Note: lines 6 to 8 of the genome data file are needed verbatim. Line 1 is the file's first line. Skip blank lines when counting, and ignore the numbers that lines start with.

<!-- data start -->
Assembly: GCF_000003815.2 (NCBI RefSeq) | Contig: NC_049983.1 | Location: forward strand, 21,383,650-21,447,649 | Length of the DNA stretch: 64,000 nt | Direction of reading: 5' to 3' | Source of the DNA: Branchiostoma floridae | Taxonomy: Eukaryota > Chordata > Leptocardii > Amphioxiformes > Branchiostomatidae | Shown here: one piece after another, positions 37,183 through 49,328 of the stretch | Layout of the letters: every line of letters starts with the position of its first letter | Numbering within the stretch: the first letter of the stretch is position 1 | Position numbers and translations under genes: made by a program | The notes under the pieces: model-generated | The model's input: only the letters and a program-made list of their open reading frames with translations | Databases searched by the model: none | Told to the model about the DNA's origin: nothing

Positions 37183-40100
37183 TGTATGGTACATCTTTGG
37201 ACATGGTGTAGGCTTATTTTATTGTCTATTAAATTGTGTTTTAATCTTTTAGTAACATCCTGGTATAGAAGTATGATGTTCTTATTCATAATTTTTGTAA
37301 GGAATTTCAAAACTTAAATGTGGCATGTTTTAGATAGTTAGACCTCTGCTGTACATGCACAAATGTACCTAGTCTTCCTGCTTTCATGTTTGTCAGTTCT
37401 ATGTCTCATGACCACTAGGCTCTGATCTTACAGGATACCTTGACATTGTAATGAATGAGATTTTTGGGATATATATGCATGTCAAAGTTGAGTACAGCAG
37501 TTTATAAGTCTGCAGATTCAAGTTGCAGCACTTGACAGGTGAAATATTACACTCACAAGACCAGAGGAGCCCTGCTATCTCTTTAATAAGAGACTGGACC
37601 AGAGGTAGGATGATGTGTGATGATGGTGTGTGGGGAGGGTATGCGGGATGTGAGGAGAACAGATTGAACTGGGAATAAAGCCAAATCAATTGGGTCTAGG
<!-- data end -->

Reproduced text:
37401 ATGTCTCATGACCACTAGGCTCTGATCTTACAGGATACCTTGACATTGTAATGAATGAGATTTTTGGGATATATATGCATGTCAAAGTTGAGTACAGCAG
37501 TTTATAAGTCTGCAGATTCAAGTTGCAGCACTTGACAGGTGAAATATTACACTCACAAGACCAGAGGAGCCCTGCTATCTCTTTAATAAGAGACTGGACC
37601 AGAGGTAGGATGATGTGTGATGATGGTGTGTGGGGAGGGTATGCGGGATGTGAGGAGAACAGATTGAACTGGGAATAAAGCCAAATCAATTGGGTCTAGG